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Social Unrest

Civil disobedience and protest: a phase

It will not come as a surprise to anyone that a disaster has psychological and social consequences. Scientists have discerned a general pattern of three phases in the consequences of a disaster: the impact phase, the honeymoon phase and the disillusionment phase. And although the pandemic has been a situation that has been slowly unfolding, in contrast to an airplane disaster or volcanic disruption for example, we have still been able to recognise these phases during this pandemic.

The impact phase is characterised by a sense of disbelief, astonishment and feelings of unreality. How often did you hear yourself say that we are living in strange times last March and April? Like me, probably often enough until it started to sound like a bit of a cliché. I expect everyone will remember the honeymoon phase too: there was a real sense of social connection, the applause for healthcare workers, and the relief of discovering that there was enough toilet paper for everyone after all. We were all in the same boat.

We have been in the disillusionment phase since last summer. People are exhausted by the continuous disruption to their daily lives, and the feeling of ‘we’re all in this together’ has made way for increasing division. We are starting to see a divide, for instance between those who are at low risk and those who have been affected by corona or are at high risk. Both groups feel they are victims, the former because they feel they have had to put their lives on hold for much too long now, and the latter because they are still at risk of serious illness or death. The different interests of these groups are increasingly diverging. Of course, these are two extremes and many people fall somewhere in the middle of these two groups.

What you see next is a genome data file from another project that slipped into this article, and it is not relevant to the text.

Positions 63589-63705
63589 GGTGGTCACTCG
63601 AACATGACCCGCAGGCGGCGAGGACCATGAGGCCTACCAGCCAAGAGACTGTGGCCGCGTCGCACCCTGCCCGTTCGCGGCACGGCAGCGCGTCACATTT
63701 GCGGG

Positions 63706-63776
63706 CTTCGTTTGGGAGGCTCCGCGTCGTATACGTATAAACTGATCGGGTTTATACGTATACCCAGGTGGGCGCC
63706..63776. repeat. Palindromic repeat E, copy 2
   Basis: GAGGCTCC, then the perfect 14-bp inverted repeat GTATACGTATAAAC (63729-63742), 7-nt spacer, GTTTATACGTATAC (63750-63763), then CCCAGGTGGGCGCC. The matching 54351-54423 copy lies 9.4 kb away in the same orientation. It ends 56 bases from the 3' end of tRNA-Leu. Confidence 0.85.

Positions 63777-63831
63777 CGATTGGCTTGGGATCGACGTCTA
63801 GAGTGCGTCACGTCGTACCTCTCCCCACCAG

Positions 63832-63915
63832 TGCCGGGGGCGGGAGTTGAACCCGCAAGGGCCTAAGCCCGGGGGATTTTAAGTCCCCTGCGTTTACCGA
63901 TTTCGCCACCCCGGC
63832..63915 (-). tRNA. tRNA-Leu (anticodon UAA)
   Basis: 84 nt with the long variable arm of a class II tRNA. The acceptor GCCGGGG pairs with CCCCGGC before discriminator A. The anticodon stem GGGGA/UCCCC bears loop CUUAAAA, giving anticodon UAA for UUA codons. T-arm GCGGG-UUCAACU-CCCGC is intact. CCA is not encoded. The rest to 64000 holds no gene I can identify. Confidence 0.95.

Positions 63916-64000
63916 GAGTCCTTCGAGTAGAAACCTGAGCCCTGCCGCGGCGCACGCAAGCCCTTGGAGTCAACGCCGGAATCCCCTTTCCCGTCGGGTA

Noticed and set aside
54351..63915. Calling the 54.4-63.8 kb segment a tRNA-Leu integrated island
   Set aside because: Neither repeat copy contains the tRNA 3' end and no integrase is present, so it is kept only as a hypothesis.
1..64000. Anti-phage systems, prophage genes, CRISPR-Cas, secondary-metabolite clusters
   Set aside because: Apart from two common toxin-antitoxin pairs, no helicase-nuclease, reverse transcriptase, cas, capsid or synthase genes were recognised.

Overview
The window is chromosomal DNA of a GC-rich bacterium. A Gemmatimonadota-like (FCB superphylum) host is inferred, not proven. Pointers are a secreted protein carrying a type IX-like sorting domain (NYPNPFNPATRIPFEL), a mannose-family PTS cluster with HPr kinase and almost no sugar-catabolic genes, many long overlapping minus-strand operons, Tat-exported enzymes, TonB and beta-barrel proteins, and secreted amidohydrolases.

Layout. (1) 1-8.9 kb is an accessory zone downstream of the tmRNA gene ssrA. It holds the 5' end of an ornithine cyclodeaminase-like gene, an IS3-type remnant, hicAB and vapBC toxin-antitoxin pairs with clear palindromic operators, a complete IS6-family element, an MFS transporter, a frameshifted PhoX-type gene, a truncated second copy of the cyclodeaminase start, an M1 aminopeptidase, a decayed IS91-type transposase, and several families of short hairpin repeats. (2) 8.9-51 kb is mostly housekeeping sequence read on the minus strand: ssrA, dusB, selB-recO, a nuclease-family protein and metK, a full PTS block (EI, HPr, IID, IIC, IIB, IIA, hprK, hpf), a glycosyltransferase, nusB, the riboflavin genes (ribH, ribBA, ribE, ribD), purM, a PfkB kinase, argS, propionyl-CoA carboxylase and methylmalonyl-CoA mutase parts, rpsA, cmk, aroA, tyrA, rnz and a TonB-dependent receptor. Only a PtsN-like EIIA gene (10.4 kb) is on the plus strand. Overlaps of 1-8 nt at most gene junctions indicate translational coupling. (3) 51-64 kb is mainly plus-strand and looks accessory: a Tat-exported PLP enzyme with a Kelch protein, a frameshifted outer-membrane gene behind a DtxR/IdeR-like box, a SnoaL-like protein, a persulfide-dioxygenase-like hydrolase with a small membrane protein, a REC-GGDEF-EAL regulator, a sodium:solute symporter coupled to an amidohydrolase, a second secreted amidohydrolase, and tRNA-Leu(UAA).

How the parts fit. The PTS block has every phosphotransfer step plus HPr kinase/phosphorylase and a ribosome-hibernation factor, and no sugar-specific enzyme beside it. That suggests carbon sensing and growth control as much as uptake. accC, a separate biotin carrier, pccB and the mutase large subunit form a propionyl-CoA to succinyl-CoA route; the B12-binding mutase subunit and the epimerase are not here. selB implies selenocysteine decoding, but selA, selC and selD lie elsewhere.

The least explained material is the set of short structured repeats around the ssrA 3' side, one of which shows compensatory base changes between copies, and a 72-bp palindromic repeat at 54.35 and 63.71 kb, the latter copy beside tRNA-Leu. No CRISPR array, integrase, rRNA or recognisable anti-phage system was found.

This gallery is mainly about the people who want to see an easing of the restrictions or who protest against curfews and other measures. A café owner who ignores the rules and decides to open up his pavement terrace, young people at a spontaneous party in Vondelpark, hooligans during the anti-curfew riots but also local residents who try to stop the riots. There is a lot of unrest in the city, distrust towards the government but, most of all, people are fed up with these ‘strange times’. Young people are suffering with depression, businesses are in trouble, and everyone has had enough of it now.

The disillusionment phase can be dangerous due to the social divisions that emerge. There are those who feel that partying and the further easing of restrictions pose a risk to themselves and others. There is a lot of tension in the community but the vaccination programme gives some cause for optimism, just like the residents in Zuidoost who protect their young people from coming into contact with the police by persuading them to stay away from anti-curfew riots. This shows that society can be quite resilient when it comes to it. Perhaps this is also just a phase.

This room is curated by:
Tom van der Molen

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